Heightened feelings of stress are familiar during the holidays because this time of year often includes the extra to-dos of the season, worries about finances, and additional time commitments. The holidays also set the stage for renewing family connections, which can increase tensions associated with the relationships involved.

By choosing to be proactive rather than reactive in handling your stress, you will be able to manage holiday hassles and tensions more effectively. Thinking ahead will help you figure out which pitfalls of the holiday season can be eliminated and which can be modified in order to reduce associated stress.

Here are a few ideas that might help you relieve some of the tensions that affect relationships over the holiday season:

  • Visualize and then do. How do you see yourself and those close to you really enjoying a relaxed and peaceful holiday experience? Your celebrations over the season can include something and someone new rather than the same people, holiday rituals, and activities every season, particularly if some people, rituals, and activities are sources of conflict.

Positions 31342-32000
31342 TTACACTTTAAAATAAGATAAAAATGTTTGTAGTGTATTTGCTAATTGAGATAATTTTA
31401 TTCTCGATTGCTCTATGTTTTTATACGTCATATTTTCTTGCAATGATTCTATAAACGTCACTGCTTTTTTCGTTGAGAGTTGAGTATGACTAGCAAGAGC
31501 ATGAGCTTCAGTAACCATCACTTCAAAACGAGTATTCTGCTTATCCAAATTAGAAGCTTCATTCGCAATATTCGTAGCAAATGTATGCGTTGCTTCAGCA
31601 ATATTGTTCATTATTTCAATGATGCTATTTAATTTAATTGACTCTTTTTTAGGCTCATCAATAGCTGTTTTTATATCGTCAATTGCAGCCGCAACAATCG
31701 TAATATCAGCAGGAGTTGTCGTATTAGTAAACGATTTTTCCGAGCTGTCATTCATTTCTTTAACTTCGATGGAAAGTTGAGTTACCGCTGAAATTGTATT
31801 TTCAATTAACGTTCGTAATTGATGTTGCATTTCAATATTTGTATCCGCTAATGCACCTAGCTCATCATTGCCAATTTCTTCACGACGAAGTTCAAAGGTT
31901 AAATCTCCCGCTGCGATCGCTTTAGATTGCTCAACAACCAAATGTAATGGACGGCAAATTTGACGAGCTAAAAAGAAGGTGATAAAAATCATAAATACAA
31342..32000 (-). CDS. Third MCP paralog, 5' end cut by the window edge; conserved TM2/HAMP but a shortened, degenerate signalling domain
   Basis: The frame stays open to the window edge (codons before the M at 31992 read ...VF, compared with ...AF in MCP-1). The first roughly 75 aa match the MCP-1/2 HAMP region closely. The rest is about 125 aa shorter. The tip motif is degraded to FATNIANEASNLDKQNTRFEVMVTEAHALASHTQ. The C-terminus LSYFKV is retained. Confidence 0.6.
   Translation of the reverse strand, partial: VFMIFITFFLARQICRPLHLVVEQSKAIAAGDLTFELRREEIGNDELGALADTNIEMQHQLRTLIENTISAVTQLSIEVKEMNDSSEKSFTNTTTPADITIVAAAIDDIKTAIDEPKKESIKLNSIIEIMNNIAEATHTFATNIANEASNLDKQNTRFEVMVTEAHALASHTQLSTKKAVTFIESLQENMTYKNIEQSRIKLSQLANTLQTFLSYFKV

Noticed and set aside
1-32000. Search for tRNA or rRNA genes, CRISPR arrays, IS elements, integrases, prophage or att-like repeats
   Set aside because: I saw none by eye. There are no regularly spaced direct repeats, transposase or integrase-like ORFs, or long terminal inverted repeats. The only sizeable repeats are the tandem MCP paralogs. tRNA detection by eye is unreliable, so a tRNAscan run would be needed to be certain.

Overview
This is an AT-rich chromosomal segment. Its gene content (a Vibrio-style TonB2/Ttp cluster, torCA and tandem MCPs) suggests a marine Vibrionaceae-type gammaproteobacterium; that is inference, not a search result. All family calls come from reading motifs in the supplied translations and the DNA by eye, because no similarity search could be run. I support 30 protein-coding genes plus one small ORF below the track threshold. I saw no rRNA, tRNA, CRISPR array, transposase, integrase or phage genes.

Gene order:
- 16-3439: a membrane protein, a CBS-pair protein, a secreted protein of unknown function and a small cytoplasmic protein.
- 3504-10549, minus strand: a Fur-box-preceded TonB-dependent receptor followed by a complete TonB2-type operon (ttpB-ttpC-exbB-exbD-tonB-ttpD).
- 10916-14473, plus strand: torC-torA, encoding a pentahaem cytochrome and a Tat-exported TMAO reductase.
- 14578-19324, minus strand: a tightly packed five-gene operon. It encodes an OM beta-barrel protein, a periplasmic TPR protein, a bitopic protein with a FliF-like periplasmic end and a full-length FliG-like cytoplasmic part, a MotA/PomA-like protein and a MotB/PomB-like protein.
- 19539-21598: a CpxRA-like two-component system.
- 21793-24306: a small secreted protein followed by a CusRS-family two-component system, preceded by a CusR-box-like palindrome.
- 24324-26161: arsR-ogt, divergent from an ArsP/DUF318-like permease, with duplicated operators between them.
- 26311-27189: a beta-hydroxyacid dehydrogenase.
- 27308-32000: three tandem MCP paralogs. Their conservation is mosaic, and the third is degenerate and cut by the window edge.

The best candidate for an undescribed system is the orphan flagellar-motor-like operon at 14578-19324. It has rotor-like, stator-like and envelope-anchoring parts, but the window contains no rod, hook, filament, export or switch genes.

• Plan ahead and communicate. Think through a holiday schedule that will work for you—one that reduces conflicts—and then let others know your intentions in advance. This preplanning might include how to divide holiday chores, manage family members’ unique personalities, and group activities together.
  • Regulate your attitude. Be realistic about your expectations, anticipate problems, and then maintain perspective so the values of the season are foremost in your mind. It might help to remind yourself that the season is time limited, so any holiday-specific stresses are also time limited.
  • Minimize personal stress. Maintain your sense of humor, limit the time you spend with more difficult family members, and take a break from the hubbub by going for a walk or engaging in some other activity you find enjoyable.

Be proactive—adopt new strategies that encourage a healthier and more enjoyable holiday.